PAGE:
[24:22] “I only came to looking at Germany after Charlottesville, because it was there that we saw the conflation of, the merging of these symbols from across time and across the ocean of the Confederacy and of Nazi Germany. The people protesting the possible removal of the Statue of Robert E. Lee, they brought those symbols together, those belief systems together. And that sparked my interest to look and see what had Germany done in the years since the war. And I was just stunned to discover that, in the years leading up to the war, that German eugenicists were actually turning to and consulting with American eugenicists to build upon their brewing sense of Aryan superiority. It turned out that American eugenicists were writing books that were huge bestsellers in Germany, and in fact were used in the school curriculum that the Nazis created for themselves and for the students in that world. […] And they were looking at the various ways of enforcement, the lynchings and others. They were also looking at antimiscegenation laws, the laws that prevented people from marrying across race. They adjusted some of these things to make up what would ultimately become the Nuremberg laws, one of them having the idea of the one drop rule, which was part of some Southern jurisprudence that would say that, in defining who was Black, all it took was one drop of Black blood to make that person Black. And among the Nazis, that was more than they were willing to do in defining who could be Jewish.”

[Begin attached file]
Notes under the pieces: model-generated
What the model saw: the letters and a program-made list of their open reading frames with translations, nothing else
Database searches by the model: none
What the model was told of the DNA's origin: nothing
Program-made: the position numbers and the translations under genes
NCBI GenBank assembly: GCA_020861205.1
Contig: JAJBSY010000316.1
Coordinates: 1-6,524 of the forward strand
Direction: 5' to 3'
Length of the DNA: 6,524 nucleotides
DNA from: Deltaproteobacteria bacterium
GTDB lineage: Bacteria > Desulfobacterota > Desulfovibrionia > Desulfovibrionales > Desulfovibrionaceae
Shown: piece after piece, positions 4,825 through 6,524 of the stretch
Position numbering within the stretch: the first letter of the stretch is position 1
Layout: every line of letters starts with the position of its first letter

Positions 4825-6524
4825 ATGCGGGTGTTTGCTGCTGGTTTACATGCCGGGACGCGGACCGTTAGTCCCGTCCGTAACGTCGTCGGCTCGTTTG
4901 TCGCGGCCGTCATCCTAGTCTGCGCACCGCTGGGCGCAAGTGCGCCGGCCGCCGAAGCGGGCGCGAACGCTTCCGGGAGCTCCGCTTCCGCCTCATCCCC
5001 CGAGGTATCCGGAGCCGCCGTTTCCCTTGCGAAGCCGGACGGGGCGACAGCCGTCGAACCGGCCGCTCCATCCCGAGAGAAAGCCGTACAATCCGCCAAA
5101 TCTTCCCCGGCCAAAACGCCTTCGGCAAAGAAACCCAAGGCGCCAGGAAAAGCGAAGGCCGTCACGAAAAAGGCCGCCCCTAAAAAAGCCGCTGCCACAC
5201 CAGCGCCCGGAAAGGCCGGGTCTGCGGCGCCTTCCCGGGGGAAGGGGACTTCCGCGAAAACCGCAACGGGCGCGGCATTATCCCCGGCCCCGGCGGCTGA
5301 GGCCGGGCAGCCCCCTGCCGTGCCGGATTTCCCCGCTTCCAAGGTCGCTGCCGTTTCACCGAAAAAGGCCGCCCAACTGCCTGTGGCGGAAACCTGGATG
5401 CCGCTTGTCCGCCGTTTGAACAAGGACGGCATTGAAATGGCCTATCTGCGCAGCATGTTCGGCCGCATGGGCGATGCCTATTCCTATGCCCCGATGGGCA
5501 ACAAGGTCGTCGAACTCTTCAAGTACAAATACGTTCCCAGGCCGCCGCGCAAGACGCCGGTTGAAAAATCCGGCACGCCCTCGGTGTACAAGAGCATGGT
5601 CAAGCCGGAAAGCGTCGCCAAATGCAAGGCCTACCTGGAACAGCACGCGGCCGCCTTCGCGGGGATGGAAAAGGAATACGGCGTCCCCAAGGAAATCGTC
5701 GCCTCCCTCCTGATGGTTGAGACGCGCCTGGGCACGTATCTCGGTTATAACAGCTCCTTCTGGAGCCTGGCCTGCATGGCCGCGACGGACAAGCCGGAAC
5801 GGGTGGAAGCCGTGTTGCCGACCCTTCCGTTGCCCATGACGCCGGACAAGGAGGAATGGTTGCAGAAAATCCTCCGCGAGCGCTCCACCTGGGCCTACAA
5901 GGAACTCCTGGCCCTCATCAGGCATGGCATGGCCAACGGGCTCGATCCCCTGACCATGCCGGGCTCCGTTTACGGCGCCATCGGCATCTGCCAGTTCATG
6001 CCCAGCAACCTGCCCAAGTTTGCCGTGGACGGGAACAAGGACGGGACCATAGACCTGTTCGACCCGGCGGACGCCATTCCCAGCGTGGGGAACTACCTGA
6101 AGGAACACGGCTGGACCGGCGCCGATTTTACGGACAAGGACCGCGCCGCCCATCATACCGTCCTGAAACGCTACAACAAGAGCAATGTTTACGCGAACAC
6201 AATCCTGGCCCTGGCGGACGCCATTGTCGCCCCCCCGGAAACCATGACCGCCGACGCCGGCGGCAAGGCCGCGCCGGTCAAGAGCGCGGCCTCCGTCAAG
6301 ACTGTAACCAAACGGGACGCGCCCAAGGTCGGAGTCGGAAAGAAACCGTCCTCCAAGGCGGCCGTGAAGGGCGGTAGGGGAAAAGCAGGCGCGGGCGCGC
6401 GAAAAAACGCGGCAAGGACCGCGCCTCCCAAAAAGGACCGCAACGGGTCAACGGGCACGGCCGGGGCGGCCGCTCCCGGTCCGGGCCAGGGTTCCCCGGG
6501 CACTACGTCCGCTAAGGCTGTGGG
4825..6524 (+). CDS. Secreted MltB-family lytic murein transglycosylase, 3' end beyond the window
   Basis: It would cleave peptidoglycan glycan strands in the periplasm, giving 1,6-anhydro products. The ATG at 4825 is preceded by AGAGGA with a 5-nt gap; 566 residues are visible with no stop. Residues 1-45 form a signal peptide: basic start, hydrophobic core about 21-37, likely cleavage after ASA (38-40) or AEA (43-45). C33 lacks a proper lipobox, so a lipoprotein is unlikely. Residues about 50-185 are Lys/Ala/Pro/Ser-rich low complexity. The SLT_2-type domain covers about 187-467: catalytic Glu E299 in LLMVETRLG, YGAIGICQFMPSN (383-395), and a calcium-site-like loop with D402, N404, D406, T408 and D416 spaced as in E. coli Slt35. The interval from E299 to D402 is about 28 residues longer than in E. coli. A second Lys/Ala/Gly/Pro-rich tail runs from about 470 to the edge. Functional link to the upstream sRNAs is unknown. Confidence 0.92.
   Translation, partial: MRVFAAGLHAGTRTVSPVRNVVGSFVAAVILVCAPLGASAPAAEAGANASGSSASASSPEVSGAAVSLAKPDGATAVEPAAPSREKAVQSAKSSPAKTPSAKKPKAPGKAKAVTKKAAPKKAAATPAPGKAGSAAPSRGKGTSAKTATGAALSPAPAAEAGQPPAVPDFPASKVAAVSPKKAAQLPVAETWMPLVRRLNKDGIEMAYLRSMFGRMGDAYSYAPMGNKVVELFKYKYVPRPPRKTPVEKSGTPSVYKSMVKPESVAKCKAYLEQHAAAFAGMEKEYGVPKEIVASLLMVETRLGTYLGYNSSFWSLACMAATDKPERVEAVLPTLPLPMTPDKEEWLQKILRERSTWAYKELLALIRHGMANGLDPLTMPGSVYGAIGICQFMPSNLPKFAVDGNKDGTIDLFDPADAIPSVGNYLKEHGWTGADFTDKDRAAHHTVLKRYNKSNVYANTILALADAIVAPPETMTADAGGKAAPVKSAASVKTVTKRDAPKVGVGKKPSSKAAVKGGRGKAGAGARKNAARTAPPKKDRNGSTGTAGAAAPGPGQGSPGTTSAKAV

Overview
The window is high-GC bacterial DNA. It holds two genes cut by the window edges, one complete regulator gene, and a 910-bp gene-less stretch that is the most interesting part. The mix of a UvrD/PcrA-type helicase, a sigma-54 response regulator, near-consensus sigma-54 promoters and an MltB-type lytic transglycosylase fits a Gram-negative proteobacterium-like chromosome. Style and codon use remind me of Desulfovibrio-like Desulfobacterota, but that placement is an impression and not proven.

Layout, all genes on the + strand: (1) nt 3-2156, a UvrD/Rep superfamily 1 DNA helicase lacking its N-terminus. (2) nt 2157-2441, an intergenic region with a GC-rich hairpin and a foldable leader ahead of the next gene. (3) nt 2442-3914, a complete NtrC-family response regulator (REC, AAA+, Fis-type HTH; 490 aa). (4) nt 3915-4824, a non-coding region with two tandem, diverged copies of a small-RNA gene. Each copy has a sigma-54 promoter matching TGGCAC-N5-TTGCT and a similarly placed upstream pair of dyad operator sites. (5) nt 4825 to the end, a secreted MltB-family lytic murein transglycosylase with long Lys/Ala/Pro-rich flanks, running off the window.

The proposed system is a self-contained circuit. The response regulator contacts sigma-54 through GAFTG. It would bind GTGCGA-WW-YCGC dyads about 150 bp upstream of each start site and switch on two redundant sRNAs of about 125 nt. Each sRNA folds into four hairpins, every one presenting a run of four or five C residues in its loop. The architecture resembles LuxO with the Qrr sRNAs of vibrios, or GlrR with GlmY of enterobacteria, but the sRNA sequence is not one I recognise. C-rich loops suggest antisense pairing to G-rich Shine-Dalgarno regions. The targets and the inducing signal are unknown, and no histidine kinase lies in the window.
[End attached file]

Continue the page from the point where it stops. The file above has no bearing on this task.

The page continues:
[29:11] “[I]n Germany, the history is front and center in understanding what happened in World War II. You go to Berlin, […] right in the middle of a major world city is this massive, massive installation, the memorial to those who perished in the Holocaust. It is unmissable.[…] They learn the history and they know why it’s there. It’s there for anyone to see. You’re going about your day and you’re reminded. There are markers and reminders everywhere in that city, in addition to the stumbling stones, which beckon in front of the last known residence of the individuals who perished in the Holocaust. I mean, there are reminders everywhere, as they should be.”

[31:22] “[T]here’s a difference between remembering something and celebrating something. And I think that is where the disconnect when it comes to, what do we do with our history? We want people to know the history. It’s necessary to know the history. We do not want to forget. We’re not on the same page with our history. That is why you can have, in a country such as Germany, all of the markers that […] remind people, to not forget what happened. And we’ve not done that. We have simply not done that because we’re not on the same page about basic facts and basic aspects of our own history.”

[32:52] “[T]he conversation [after the Capitol siege] has been going toward the idea of moving quickly toward healing, which is the same thing that happened after the Civil War and Reconstruction. There’s the same natural reaction to want to move on. But the issue is that these wounds are 400 years in the making. There’s no single pill that you can take for something that is this longstanding. It’s on the systems level […]. And these are system level issues that require so much more than just a single answer. […] It requires a closer examination, first recognizing our history, how did we get here. And then and only then can you begin to even think about crafting a plan for moving forward.”

[37:27] “I feel as if this is the country’s karmic moment of truth. And we are here alive to see it playing out before our eyes. What we saw last week on January 6 may have looked like another country, but it is our country. It may have looked like a different century, but it is our century. It may have looked like a long ago battle over justice, waged and presumably won back in another era. But it is ours. We are living this right now. And I think that that moment has forced us into a karmic reckoning that is long overdue.”

Rating: 🍎🍎🍎🍎🍎

🎙️ Full Episode: Apple | Spotify
🕰️ 38 min | 🗓️ 01/21/2021
✅ Time saved: 33 min